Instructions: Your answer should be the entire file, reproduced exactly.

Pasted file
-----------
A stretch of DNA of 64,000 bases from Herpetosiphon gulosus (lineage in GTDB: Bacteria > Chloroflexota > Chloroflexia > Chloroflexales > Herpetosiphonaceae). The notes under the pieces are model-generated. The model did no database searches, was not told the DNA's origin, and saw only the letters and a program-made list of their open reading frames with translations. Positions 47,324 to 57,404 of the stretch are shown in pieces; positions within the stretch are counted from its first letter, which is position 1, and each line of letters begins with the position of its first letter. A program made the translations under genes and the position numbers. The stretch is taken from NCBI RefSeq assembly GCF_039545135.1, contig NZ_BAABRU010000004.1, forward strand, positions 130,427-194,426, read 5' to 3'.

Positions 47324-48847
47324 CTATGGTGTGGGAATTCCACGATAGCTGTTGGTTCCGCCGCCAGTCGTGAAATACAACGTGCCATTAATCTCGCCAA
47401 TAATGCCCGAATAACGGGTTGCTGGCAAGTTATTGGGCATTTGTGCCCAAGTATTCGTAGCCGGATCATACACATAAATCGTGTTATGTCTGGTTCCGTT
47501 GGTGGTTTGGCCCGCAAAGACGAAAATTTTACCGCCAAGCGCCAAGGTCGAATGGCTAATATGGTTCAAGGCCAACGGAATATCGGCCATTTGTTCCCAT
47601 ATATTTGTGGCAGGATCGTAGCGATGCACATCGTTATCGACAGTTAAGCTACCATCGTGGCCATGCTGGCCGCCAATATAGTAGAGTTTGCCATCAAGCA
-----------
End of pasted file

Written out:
A stretch of DNA of 64,000 bases from Herpetosiphon gulosus (lineage in GTDB: Bacteria > Chloroflexota > Chloroflexia > Chloroflexales > Herpetosiphonaceae). The notes under the pieces are model-generated. The model did no database searches, was not told the DNA's origin, and saw only the letters and a program-made list of their open reading frames with translations. Positions 47,324 to 57,404 of the stretch are shown in pieces; positions within the stretch are counted from its first letter, which is position 1, and each line of letters begins with the position of its first letter. A program made the translations under genes and the position numbers. The stretch is taken from NCBI RefSeq assembly GCF_039545135.1, contig NZ_BAABRU010000004.1, forward strand, positions 130,427-194,426, read 5' to 3'.

Positions 47324-48847
47324 CTATGGTGTGGGAATTCCACGATAGCTGTTGGTTCCGCCGCCAGTCGTGAAATACAACGTGCCATTAATCTCGCCAA
47401 TAATGCCCGAATAACGGGTTGCTGGCAAGTTATTGGGCATTTGTGCCCAAGTATTCGTAGCCGGATCATACACATAAATCGTGTTATGTCTGGTTCCGTT
47501 GGTGGTTTGGCCCGCAAAGACGAAAATTTTACCGCCAAGCGCCAAGGTCGAATGGCTAATATGGTTCAAGGCCAACGGAATATCGGCCATTTGTTCCCAT
47601 ATATTTGTGGCAGGATCGTAGCGATGCACATCGTTATCGACAGTTAAGCTACCATCGTGGCCATGCTGGCCGCCAATATAGTAGAGTTTGCCATCAAGCA